Using the IRS W-4 Calculator
If the thought of manually calculating your W-4 allowances with a sharpened pencil in hand and worksheets in front of you makes your eyes glaze over, you have an automated option. The IRS provides an online calculator tool that walks you through these calculations so you only have to type, click or tap the prompts in front of you. Access this automated feature by visiting IRS.gov and entering "withholding calculator" in the search box and click or tap for the results. When the page load, follow the prompts to use the calculator.
In fact, you may want to perform this calculation each year to make sure any recent tax legislation that may have been implemented since filing last year's tax return doesn't prompt you to modify your existing number of allowances. If you do need to make changes to your W-4 withholding allowances, simply fill out a new form and submit it to your employer. Also, if you experience a change in your financial situation or filing status, it's time to perform a "paycheck checkup" by using the IRS withholding calculator to tweak your number of allowances.
What Are W-4 Data Fields?
Form W-4 includes only 10 fillable fields. Typically, employers complete the last three lines by entering their name, your first date of employment and their Employer Identification Number. This leaves only seven lines that you’ll complete to help your employer determine the correct amount of income tax to withhold from your paychecks.
Beginning with the first three lines, which include identifying information such as your name, address, marital status and Social Security number, the W-4 also includes a fourth line with a box to check if your name on your Social Security card is different than your current name. As you move to line 5, the instructions prompt you to complete any applicable worksheets before you can enter the total number of your allowances here. You may want an additional amount of tax withheld from each paycheck, depending on your personal financial circumstances. If so, enter this dollar amount on line 6. And if you can claim an exemption from withholding, indicate this on line 7.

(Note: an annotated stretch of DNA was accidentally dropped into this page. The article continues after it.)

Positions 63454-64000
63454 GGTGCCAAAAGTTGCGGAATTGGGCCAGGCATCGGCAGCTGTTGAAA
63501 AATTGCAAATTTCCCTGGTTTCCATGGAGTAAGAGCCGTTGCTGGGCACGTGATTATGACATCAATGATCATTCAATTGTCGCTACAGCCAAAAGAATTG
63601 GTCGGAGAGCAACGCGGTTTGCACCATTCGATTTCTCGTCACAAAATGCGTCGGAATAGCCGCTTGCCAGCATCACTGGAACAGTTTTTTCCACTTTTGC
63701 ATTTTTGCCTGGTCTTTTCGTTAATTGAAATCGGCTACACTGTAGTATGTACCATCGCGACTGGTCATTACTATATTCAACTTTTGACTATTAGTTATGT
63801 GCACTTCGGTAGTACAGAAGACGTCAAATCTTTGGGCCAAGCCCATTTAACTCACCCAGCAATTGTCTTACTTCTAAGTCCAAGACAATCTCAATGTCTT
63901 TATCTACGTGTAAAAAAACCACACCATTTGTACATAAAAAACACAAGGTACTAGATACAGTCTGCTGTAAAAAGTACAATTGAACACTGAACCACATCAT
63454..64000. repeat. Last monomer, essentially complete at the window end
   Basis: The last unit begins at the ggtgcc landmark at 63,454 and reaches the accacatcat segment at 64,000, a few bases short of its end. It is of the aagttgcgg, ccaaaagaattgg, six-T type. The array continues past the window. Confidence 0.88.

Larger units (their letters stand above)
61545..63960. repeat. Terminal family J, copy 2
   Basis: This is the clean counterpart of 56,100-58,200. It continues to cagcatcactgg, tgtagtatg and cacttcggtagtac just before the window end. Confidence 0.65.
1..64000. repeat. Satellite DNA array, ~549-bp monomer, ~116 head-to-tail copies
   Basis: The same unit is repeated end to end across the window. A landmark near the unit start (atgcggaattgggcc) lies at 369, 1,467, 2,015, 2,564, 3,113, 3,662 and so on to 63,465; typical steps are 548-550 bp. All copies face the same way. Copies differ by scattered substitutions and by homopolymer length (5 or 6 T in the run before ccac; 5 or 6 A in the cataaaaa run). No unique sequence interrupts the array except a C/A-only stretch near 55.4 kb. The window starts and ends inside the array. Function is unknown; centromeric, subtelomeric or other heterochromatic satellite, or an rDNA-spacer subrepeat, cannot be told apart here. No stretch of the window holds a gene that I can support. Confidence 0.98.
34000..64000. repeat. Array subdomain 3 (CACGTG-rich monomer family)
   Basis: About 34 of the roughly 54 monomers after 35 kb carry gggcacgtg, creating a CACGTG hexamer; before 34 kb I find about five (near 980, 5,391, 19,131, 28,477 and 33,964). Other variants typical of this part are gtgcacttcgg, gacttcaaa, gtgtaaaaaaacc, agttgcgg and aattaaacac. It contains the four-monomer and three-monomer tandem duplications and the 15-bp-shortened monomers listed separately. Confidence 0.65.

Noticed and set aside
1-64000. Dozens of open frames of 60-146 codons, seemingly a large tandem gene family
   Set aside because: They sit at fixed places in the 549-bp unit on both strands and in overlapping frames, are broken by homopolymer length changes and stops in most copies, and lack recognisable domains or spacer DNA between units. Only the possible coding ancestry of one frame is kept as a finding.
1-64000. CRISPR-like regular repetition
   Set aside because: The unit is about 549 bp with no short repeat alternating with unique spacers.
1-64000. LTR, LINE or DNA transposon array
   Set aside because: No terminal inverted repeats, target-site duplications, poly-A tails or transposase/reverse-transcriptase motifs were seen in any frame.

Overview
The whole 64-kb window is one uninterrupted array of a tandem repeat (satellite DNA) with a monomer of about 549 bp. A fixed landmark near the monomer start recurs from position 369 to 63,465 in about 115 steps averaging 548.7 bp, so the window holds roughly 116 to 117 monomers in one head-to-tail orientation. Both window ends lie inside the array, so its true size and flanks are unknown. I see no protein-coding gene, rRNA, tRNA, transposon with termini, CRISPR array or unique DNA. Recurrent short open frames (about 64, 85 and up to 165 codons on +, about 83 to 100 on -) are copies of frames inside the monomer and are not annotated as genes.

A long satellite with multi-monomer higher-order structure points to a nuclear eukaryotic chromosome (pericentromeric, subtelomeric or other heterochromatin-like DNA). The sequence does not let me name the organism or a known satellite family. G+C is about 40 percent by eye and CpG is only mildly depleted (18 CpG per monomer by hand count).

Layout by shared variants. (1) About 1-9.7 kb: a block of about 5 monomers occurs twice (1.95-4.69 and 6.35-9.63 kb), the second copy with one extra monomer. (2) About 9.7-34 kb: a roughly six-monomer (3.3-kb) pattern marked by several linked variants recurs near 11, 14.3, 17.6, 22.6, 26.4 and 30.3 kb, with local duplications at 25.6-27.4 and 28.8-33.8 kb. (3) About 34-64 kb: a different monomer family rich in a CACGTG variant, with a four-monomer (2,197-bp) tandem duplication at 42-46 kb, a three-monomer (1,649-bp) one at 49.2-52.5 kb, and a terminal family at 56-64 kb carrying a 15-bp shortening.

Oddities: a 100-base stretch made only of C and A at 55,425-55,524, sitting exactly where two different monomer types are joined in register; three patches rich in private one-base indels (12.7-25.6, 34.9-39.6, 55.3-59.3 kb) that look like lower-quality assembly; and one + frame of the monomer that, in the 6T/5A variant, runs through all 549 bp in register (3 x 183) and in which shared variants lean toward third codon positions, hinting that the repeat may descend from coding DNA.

W-4 Exemption From Withholding
The W-4's exemption from withholding option is not the same as a personal exemption or a dependent exemption (both of which were suspended by the Tax Cuts and Jobs Act for the tax years 2018 through 2025). Whereas personal and dependent exemptions represented actual dollar amounts that reduced your tax liability, exemption from withholding is simply a designation that means you're eligible to have no federal taxes withheld from your income.
To meet the requirement for this withholding exemption in 2018, you must have had no tax liability in 2017, which made you eligible for a full refund of any federal income tax that may have been withheld. You must also expect a full refund in 2018 because of zero anticipated tax liability. If you meet both these requirements, check the box on line 7.
- IRS: Form W-4
- IRS: Pay as You Go So You Won't Owe - a Guide to Withholding Estimated Taxes, and Ways to Avoid the Estimated Tax Penalty
- IRS: Topic Number 753 - Form W-4 Employee's Withholding Allowance Certificate
- IRS: Publication 17
- IRS: About Publication 501
- IRS: Publication 972
- IRS: Publication 505
- H&R Block: The New Standard Deduction and Removal of Exemptions - What Does it Mean to You?
- IRS: IRS Withholding Calculator